This is really old news. Intel has been telling analysts and the press that it is cutting capital spending for a year now. If this "shocking story" is news to you, you haven't been paying attention. Go look up the stories that EETimes did last March. And again in June.
If this is supposed to be an indicator of more woes in the PC world, it's a year-old lagging indicator. Way to drive through the rear-view mirror, EETimes!
I understand that they plan now to invest for upgrades in the 3 existing fabs on site (Chandler). They had plans to upgrade the Ireland fabs which run at much older technologies. Upgrading these fabs to 14nm would be a major investment. It does make sense to us. It is cheaper to upgrade newer fabs which have newer technology nodes. The gap between the 22nm fabs and 14nm is much closer. Some tools of these fabs can be also used for 14nm. So, is Ireland still on the table and if so what is a good timing?
This is not a surprise. Intel has to balance their demand with their capacity. Building too much capacity causes excessive costs that show up on the bottom line. Upgrading an existing fab doesn't add as much capacity as bringing another fab on line. I'm sure they will bring it on line when the time is right. As for the older fabs, well in my experience, if they can't be upgraded, they will be shut down and sold off.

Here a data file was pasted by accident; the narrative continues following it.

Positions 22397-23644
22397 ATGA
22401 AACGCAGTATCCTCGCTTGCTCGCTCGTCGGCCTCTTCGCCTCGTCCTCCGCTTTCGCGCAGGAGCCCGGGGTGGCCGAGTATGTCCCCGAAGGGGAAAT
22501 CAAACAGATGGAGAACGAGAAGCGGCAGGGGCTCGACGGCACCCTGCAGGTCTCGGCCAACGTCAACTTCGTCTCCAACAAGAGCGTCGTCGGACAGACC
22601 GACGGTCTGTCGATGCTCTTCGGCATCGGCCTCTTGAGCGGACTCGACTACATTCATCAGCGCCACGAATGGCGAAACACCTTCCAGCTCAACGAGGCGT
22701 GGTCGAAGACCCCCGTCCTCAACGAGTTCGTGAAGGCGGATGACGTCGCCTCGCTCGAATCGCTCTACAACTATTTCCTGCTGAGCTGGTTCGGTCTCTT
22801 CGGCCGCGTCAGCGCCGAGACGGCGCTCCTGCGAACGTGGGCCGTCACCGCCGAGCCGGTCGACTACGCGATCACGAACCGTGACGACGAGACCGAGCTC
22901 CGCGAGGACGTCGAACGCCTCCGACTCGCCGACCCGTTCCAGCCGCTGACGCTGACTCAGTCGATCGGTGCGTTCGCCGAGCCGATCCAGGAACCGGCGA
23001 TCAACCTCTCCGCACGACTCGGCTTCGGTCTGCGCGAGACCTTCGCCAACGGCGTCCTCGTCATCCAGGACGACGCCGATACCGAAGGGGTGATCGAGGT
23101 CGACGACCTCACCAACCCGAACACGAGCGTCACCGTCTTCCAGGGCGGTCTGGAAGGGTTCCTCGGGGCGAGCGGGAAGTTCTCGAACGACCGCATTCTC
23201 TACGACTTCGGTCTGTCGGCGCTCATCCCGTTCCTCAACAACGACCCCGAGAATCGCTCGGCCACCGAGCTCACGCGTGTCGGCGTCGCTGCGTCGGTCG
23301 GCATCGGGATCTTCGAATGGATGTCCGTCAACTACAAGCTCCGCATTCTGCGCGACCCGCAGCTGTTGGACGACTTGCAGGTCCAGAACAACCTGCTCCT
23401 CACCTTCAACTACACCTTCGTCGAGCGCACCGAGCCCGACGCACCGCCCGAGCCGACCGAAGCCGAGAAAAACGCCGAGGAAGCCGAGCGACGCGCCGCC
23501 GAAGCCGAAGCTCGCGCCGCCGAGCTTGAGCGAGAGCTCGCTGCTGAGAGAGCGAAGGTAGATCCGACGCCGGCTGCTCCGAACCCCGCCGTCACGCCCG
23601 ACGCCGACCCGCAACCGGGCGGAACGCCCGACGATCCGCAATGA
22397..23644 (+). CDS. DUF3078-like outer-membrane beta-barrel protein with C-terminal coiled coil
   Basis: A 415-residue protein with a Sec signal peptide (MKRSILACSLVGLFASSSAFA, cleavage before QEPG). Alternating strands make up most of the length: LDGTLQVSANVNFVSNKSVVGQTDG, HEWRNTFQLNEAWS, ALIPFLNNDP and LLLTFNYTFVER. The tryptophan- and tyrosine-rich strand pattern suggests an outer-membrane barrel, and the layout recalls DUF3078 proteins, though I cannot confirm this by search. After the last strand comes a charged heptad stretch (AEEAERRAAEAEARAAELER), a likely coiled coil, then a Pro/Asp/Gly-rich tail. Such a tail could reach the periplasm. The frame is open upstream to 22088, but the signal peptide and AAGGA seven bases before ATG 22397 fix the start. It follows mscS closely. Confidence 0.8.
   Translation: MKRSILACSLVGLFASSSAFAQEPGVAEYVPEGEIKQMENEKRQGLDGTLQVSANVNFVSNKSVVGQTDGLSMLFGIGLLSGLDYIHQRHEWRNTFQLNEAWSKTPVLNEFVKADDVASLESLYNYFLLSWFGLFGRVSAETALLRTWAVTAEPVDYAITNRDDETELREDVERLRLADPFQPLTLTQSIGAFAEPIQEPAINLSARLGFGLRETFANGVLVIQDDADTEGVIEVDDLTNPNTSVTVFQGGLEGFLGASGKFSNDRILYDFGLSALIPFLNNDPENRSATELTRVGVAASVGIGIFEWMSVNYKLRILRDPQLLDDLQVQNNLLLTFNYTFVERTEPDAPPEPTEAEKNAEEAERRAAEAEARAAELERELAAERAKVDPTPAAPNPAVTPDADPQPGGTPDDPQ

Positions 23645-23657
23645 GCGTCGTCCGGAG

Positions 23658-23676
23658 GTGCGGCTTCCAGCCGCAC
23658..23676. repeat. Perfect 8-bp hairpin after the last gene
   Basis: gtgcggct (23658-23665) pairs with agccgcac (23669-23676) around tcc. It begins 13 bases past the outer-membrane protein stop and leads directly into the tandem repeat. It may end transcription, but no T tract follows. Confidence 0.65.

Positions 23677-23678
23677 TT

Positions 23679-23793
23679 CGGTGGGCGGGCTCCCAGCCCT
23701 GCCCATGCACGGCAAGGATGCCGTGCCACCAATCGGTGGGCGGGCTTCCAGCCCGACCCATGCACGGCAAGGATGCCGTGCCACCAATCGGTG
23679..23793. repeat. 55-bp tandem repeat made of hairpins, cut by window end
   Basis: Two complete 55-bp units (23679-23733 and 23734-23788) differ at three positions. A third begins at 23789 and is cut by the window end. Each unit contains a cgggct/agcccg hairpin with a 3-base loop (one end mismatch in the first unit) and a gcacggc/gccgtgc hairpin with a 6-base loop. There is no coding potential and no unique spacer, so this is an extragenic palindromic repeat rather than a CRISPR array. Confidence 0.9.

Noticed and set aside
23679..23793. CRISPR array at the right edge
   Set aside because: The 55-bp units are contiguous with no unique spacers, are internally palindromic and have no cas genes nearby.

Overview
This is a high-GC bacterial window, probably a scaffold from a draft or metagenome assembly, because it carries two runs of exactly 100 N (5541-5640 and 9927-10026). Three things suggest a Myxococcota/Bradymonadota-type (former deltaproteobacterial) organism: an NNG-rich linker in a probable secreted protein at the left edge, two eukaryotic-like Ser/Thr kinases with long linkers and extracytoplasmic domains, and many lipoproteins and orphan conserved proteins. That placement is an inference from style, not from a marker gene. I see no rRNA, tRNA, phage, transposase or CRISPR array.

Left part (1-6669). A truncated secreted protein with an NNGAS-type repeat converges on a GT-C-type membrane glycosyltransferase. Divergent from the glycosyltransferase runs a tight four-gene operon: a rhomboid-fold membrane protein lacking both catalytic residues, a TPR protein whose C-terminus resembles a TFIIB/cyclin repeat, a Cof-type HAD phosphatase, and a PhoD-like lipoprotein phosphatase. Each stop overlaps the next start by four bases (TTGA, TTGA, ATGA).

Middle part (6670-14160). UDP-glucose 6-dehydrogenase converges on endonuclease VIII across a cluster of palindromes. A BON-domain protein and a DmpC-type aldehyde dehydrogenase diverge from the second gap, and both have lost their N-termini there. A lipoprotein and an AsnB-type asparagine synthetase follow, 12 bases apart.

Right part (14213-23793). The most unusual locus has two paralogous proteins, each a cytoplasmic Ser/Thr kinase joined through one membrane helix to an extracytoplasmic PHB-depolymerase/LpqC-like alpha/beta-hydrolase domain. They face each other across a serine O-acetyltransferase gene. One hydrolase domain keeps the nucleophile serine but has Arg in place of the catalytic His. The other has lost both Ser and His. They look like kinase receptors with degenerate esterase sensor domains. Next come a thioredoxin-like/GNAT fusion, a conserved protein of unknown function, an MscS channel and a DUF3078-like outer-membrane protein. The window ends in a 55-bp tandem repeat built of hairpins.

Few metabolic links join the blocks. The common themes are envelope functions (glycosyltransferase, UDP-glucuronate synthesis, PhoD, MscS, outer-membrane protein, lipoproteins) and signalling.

Is anyone else not particularly surprised by this move? It seems like Intel is doing what's encessary given the evolution of the market since they began their construction plans--but it's still a pretty signifcant indicator of the direction of that market nonetheless.
How exactly does this free up Intel to defeat ARM? It seems they are competing as much in their traditional PC space as they are in the lower-power and server segments where ARM is now moving with its 64-bit architecture.
I am happy that Intel has realized that the future is not just about the feature size of transistors but what the processor does. With its fixation on keeping the Moore's law alive, it got blinded and missed opportunities. I care not if the size of the transistor is 14nm if it can deliver excellently on mobile in power consumption.
What are the engineering and design challenges in creating successful IoT devices? These devices are usually small, resource-constrained electronics designed to sense, collect, send, and/or interpret data. Some of the devices need to be smart enough to act upon data in real time, 24/7. Are the design challenges the same as with embedded systems, but with a little developer- and IT-skills added in? What do engineers need to know? Rick Merritt talks with two experts about the tools and best options for designing IoT devices in 2016. Specifically the guests will discuss sensors, security, and lessons from IoT deployments.